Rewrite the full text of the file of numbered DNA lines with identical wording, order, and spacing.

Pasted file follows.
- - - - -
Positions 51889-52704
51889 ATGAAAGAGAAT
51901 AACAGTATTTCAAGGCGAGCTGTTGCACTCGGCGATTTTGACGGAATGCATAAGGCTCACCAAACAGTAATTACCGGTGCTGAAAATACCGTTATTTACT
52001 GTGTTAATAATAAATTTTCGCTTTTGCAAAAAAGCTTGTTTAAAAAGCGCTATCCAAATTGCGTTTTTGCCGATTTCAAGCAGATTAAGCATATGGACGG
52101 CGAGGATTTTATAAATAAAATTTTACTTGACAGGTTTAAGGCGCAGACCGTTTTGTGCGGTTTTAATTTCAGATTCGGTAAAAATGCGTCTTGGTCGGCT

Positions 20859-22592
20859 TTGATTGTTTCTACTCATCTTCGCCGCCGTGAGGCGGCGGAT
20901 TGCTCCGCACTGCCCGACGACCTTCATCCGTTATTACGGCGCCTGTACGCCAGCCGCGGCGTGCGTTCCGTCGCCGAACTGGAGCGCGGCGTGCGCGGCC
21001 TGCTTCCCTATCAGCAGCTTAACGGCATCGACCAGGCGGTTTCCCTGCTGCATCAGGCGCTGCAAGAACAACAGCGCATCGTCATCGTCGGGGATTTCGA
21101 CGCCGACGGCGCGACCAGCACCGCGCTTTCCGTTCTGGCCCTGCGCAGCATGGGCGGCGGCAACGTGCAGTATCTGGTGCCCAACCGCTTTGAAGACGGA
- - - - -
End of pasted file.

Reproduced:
Positions 51889-52704
51889 ATGAAAGAGAAT
51901 AACAGTATTTCAAGGCGAGCTGTTGCACTCGGCGATTTTGACGGAATGCATAAGGCTCACCAAACAGTAATTACCGGTGCTGAAAATACCGTTATTTACT
52001 GTGTTAATAATAAATTTTCGCTTTTGCAAAAAAGCTTGTTTAAAAAGCGCTATCCAAATTGCGTTTTTGCCGATTTCAAGCAGATTAAGCATATGGACGG
52101 CGAGGATTTTATAAATAAAATTTTACTTGACAGGTTTAAGGCGCAGACCGTTTTGTGCGGTTTTAATTTCAGATTCGGTAAAAATGCGTCTTGGTCGGCT

Positions 20859-22592
20859 TTGATTGTTTCTACTCATCTTCGCCGCCGTGAGGCGGCGGAT
20901 TGCTCCGCACTGCCCGACGACCTTCATCCGTTATTACGGCGCCTGTACGCCAGCCGCGGCGTGCGTTCCGTCGCCGAACTGGAGCGCGGCGTGCGCGGCC
21001 TGCTTCCCTATCAGCAGCTTAACGGCATCGACCAGGCGGTTTCCCTGCTGCATCAGGCGCTGCAAGAACAACAGCGCATCGTCATCGTCGGGGATTTCGA
21101 CGCCGACGGCGCGACCAGCACCGCGCTTTCCGTTCTGGCCCTGCGCAGCATGGGCGGCGGCAACGTGCAGTATCTGGTGCCCAACCGCTTTGAAGACGGA